Arrays are Objects


Every JavaScript array is also a JavaScript object

That means that arrays have properties and methods like any other object.


See MDN: Array to see a lot more array methods

Iteration Methods

Every JavaScript array has a few very handy methods that let you apply a function to its contents.

method description returns
forEach do something to each item undefined
find find the first item that matches one matching item (or undefined if no match)
filter accept or reject each item a new collection, possibly smaller
map change each item into a new item a new collection of the same size
reduce scan the entire collection and "reduce" it to... ...a single result, e.g. a total


forEach works a lot like for..of, but using a callback function

Given this array of names...

let names = ['Alice', 'Bob', 'Carol', 'Charlie', 'David']
this code... and this code...
for (let name of names) {
let printUpper = function(name) { 

both print the same thing:



to find the first item that matches the condition...

let names = ['Alice', 'Bob', 'Carol', 'Charlie', 'David'];
let beginsWithC = function(word) {
    return word.charAt(0).toUpperCase() === 'C';
let cName = names.find(beginsWithC) //=> 'Carol'

Note that:

Find Inline

For conciseness, people often define the filter function inline, like this:

names.find((word) => word.charAt(0).toUpperCase() === 'C')

Q: Is this more or less clear than the previous slide?

Lab: Find a Berry

Given the following array:

let fruits = ['Apple', 'Blueberry', 'Cherry', 'Date', 'Elderberry']

write some code that uses find to return the first item that ends with the string 'berry'

(in this case, 'Blueberry')


the filter iteration method returns all matching values, in a new array

let names = ['Alice', 'Bob', 'Charlie', 'Carol', 'David'];
let beginsWithC = function(word) {
    return word.charAt(0).toUpperCase() === 'C';
let cNames = names.filter(beginsWithC) //=> [ 'Charlie', 'Carol' ]

Lab: Find all Berries

Given the following array:

let fruits = ['Apple', 'Blueberry', 'Cherry', 'Date', 'Elderberry']

Now go find your code from the previous lab ("Find a Berry") and change it to use filter to return a new array containing all the fruits that end with the string 'berry'

Hint: all you need to do is change find to filter -- the matching function itself is the same.


The map iteration method returns a new array whose elements correspond to the elements of the original array.

let names = ['Alice', 'Bob', 'Charlie', 'Carol', 'David'];
let upper = function(word) {
    return word.toUpperCase();
let bigNames = //=> [ 'ALICE', 'BOB', 'CHARLIE', 'CAROL', 'DAVID' ]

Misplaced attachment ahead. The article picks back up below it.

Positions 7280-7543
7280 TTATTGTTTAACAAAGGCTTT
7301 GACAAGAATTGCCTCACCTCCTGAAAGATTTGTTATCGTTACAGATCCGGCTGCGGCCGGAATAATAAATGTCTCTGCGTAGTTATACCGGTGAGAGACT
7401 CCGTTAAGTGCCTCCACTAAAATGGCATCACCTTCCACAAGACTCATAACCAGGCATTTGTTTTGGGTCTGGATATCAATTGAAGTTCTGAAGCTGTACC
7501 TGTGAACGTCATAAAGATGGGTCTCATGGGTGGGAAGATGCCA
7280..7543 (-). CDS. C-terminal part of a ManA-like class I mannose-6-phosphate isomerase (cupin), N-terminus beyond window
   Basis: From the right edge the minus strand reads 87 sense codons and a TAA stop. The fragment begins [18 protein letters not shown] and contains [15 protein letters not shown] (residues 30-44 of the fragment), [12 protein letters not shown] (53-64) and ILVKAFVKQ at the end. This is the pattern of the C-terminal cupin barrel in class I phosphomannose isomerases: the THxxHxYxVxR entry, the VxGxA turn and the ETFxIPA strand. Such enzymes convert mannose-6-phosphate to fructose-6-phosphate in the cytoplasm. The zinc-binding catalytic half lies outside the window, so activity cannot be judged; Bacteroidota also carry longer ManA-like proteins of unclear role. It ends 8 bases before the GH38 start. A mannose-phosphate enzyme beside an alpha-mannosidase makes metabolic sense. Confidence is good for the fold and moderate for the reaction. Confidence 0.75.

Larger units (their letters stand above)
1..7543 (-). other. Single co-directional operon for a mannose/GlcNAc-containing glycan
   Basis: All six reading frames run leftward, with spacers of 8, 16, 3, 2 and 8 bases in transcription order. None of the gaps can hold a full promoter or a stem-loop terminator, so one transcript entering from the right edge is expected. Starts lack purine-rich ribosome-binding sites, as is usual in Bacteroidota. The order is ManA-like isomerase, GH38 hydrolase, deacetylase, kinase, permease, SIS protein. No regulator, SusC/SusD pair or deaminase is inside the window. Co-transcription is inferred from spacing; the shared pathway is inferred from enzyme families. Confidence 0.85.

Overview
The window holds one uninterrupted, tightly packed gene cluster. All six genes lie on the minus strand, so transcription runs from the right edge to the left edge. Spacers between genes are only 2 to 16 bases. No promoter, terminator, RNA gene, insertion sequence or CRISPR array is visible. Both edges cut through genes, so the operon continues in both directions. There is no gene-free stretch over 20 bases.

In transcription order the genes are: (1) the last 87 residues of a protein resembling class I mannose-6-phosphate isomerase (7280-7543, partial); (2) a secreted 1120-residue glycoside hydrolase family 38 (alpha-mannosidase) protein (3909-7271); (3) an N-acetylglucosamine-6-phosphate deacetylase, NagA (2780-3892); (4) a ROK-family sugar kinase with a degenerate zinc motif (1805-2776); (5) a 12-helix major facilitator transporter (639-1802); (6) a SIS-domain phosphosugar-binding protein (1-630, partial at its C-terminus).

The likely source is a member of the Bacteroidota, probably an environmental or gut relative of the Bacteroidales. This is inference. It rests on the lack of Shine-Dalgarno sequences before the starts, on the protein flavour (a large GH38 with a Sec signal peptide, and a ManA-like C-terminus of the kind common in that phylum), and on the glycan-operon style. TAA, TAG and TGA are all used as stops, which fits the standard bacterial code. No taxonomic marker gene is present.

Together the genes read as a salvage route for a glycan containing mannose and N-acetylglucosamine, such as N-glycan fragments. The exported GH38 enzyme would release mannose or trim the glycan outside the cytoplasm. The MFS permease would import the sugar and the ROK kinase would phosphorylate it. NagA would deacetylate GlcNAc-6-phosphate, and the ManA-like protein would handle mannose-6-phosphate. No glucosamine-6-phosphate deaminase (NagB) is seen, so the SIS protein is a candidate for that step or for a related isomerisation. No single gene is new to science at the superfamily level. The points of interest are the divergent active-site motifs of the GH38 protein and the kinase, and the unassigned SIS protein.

It's called "map" because in a mathematical sense, it defines a mapping from one collection to another.

from to
'Alice' 'ALICE'
'Bob' 'BOB'
'Charlie' 'CHARLIE'
'Carol' 'CAROL'
'David' 'DAVID'

Lab: Titleize with Map

Remember the capitalize function? It capitalizes the first letter of a string and makes the whole rest of the string lowercase.

function capitalize(word) {
  let firstLetter = word[0];
  let restOfWord = word.slice(1);
  return firstLetter.toUpperCase() + restOfWord.toLowerCase();

Now please try to write a function that capitalizes each word in a string.

titleize("the rain in spain falls MAINLY on the PLAIN")
  //=> 'The Rain In Spain Falls Mainly On The Plain'

There is a solution on the next slide, but please try on your own first.

Hint: Inside your titleize function, you could call the existing capitalize function. Or you could "inline" the capitalization code. Or you could do something else!

Solution: Titleize

Here's one way to do it:

function titleize(phrase) {
  return phrase.split(' ').map((word) => capitalize(word)).join(' ');

Here's another, where the existing capitalize method is used as is as a mapping function:

function titleize(phrase) {
  return phrase.split(' ').map(capitalize).join(' ');

And another:

function titleize(phrase) {
    let words = [];
    let originalWords = phrase.split(' ');
    originalWords.forEach((word) => {
    return words.join(' ');

Whether to use method chaining is a very subjective aesthetic judgement. YMMV!


The reduce method keeps track of a running total (aka accumulator or memo); whatever value the function returns is used as the accumulator for the next pass.

Here's some code that counts the total number of letters across all words in an array:

let names = ['Alice', 'Bob', 'Charlie', 'Carol', 'David'];
const reducer = function(accumulator, word) {
    return accumulator + word.length;
let totalCount = names.reduce(reducer, 0); //=> 25

The reduce algorithm can be difficult to follow at first; here's a walkthrough:

Iteration Accumulator In Word Length Accumulator Out
1 0 'Alice' 5 0 + 5 = 5
2 5 'Bob' 3 5 + 3 = 8
3 8 'Charlie' 7 8 + 7 = 15
4 15 'Carol' 5 15 + 5 = 20
5 20 'David' 5 20 + 5 = 25

See how the accumulator is used to pass information from one iteration to the next?

Iteration Methods in Emoji

map filter reduce in emoji

(image used with permission by @AccordionGuy based on a tweet by @steveluscher -- with a working implementation 😲 in Swift)

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